Lightning storm over city - 40609402


It’s been fun researching best practices of world-class leaders. When I spoke to Scott Eblin, President of the Eblin Group, I was stunned when he challenged me with this statement:


Leaders control the weather!


After letting it sink in, he continued that in the office the leader literally throws a switch on the atmosphere the team functions in. Is it stormy or sunshine? Peaceful or gale force winds? Do we ask our people to perform their best with the weather we create?


In the newly released third edition of The Next Level What Insiders Know About Executive Success, Scott outlines drivers that help leaders do a better job of controlling the weather as they climb to new roles and responsibilities. You would think that a key factor was learning to better handle the new situations and objectives. What he points to is the importance of determining what you need to let-go-of in order to move forward. Since next level situations require different, new results there is an emphasis required on letting-go-of skills, behaviors and mindsets, all of which may have helped in the past role.


Your ability to climb the ladder, open new business units or take on a startup requires intellect. Effective leaders are pretty good at learning new things but the letting go is much more challenging. Picking up is a cognitive challenge. Letting go is more of an emotional challenge.


I love the performance formula for growth of P = p-i. Performance equals your Potential, minus the Interference. There is external tactical pressure that attempts to drive us off course. Yet the biggest interference we sometimes face as we stretch is the emotional baggage of managing yourself first in order to better leverage your team and engage your colleagues.


The greatest emotional battle we face in stepping toward new horizons is fear. What if…we fail? What if…we don’t achieve what is expected of us…what we expect of ourselves? In an attempt to fight the fear of the unknown, we sometimes throw blankets over what we don’t know to protect others from seeing areas where we might feel inept. Letting go of control and accountability without releasing responsibility is key to scale so growth can take place.


I smiled when Scott spoke of the battleground of the Imposter Syndrome. When asking how many people in the audiences he speaks to have felt “Oh my gosh, if they only knew what I don’t know, they would have never chosen me for this role,” or “How in the heck did I even get here in the first place?” the room is filled with hands in the air. As we discussed this, my mind flashed to when I was asked to serve as president of the National Speakers Association in Houston. I had only finished two years on the board and was early in building my speaking business. It seemed as I looked around the room at every meeting, I saw a sea of people with so much talent and capabilities that seemed greater than mine. I had a choice to make. Do I bluff my way or ask for input and help? Fortunately for me (and the organization), I chose the latter. I watched as people became more engaged, took on more responsibility and ownership. The atmosphere became electric. Not because of me, but rather because of us.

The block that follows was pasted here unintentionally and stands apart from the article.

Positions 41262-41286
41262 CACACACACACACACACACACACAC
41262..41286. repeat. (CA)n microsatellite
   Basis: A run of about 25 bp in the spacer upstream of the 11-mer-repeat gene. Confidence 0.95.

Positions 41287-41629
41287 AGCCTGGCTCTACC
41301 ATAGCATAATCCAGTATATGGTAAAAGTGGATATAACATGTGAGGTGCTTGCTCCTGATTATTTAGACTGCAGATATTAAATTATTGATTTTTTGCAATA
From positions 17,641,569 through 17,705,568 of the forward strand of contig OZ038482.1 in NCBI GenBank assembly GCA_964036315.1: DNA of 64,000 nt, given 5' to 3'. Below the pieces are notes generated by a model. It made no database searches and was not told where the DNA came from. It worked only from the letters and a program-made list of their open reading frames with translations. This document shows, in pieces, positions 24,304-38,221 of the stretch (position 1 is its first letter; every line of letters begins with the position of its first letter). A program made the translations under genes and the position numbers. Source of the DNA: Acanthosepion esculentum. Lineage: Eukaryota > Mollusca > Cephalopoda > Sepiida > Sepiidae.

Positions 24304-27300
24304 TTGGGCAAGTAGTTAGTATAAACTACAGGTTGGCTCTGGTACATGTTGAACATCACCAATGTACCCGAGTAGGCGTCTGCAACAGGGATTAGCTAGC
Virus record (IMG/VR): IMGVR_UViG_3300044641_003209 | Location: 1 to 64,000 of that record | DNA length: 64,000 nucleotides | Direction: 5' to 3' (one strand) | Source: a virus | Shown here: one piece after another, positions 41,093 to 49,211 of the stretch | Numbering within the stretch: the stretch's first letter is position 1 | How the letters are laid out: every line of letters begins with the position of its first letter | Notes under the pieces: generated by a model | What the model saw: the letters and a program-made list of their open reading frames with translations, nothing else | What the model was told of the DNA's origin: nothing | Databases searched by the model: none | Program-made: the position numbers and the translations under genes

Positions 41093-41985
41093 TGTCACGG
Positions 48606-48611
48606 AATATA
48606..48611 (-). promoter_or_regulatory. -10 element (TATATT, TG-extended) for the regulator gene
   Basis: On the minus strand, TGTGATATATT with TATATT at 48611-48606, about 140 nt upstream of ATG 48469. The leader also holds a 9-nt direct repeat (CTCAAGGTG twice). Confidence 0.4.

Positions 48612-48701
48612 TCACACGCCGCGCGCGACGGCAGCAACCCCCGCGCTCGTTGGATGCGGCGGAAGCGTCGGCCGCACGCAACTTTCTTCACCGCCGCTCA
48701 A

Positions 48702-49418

I had to shift to what Scott pointed out was letting go, making a shift from being the go-to person to the leader who builds and nurtures teams of go-to people. I see the current president of our NSA Chapter, Amy Castro, become a master at this. The association is raising the bar on programming, educational outreach, membership growth. The more she lets go, the more people step up. It is a prerequisite for growth when the scope of the role of the leader becomes too big.


If you’re going to scale your leadership, you cannot be personally responsible for everything. You’re accountable for it, you absolutely own the results and the impact of the results, but you don’t do it all. That’s how you build a team focused on their role toward a unified vision.


Another let-go that spoke to me was Scott’s view of the 5% solution. It’s really difficult to solve 100% of the issues we face at any given time because we just don’t know enough, don’t have enough bandwidth to solve any particular problem 100% at any given point.


Scott challenges “but what if you could just make it 5% better today? 5% doesn’t sound like much. What if I did it 5% every day, I’d be 20% better a week. If I did it 5% better a week, I’d be 20% better in a month.” In the interviews I’ve conducted of successful C-suite execs, what separates top performers is the ability to look at the issues the organization faces, then harness attention on the top three to four objectives which offer the greatest impact. Then keep moving the ball 5% at a time. People can relate to that pretty well. Better beats best if you want fuel, you want to drive things forward. What do you let go of so you can focus on what you need to do better than yesterday?


Progress comes incrementally more than suddenly.

One day, you wake up and you’ve made major headway, where progress has now become a habit. It’s taking those steps forward, incremental steps as opposed to quantum giant leaps.


So where’s the line between micromanagement and accountability?


Podcast Episode 5 Scott Elbin and Mike LejeuneAs the leader, what type of weather are you creating? Lightning bolts, thunderclaps, and howling wind create energy. But is it positive? Does it invigorate or scare, hampering creativity? Does it focus the team on compliance for survival or commitment to accomplish all that is possible?


By the way, we should be asking the same question when we walk into our homes…







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